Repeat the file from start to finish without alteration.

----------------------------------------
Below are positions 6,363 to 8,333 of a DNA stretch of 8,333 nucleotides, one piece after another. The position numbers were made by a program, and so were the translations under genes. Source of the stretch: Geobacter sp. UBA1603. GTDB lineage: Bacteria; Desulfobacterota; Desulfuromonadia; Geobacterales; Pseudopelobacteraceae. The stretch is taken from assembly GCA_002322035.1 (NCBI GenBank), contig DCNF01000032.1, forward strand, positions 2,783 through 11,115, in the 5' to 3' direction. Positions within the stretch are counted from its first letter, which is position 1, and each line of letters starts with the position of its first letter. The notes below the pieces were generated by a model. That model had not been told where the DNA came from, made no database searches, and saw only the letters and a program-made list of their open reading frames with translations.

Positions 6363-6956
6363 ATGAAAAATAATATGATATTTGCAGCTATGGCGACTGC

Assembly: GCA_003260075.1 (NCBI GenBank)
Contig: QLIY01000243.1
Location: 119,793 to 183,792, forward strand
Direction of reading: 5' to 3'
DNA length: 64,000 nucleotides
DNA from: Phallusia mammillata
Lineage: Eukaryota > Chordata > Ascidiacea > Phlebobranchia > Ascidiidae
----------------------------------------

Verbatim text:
Below are positions 6,363 to 8,333 of a DNA stretch of 8,333 nucleotides, one piece after another. The position numbers were made by a program, and so were the translations under genes. Source of the stretch: Geobacter sp. UBA1603. GTDB lineage: Bacteria; Desulfobacterota; Desulfuromonadia; Geobacterales; Pseudopelobacteraceae. The stretch is taken from assembly GCA_002322035.1 (NCBI GenBank), contig DCNF01000032.1, forward strand, positions 2,783 through 11,115, in the 5' to 3' direction. Positions within the stretch are counted from its first letter, which is position 1, and each line of letters starts with the position of its first letter. The notes below the pieces were generated by a model. That model had not been told where the DNA came from, made no database searches, and saw only the letters and a program-made list of their open reading frames with translations.

Positions 6363-6956
6363 ATGAAAAATAATATGATATTTGCAGCTATGGCGACTGC

Assembly: GCA_003260075.1 (NCBI GenBank)
Contig: QLIY01000243.1
Location: 119,793 to 183,792, forward strand
Direction of reading: 5' to 3'
DNA length: 64,000 nucleotides
DNA from: Phallusia mammillata
Lineage: Eukaryota > Chordata > Ascidiacea > Phlebobranchia > Ascidiidae